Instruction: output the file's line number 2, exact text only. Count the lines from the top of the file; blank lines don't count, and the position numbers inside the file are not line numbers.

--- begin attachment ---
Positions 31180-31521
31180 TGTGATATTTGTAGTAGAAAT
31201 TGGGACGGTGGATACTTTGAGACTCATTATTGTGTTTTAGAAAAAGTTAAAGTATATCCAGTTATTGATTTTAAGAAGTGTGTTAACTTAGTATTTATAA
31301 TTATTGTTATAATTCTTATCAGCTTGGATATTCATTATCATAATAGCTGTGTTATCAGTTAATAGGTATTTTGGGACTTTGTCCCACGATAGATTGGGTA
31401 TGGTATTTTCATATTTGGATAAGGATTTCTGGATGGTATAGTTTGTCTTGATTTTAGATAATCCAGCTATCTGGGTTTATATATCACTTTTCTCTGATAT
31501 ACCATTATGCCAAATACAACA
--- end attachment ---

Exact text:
31180 TGTGATATTTGTAGTAGAAAT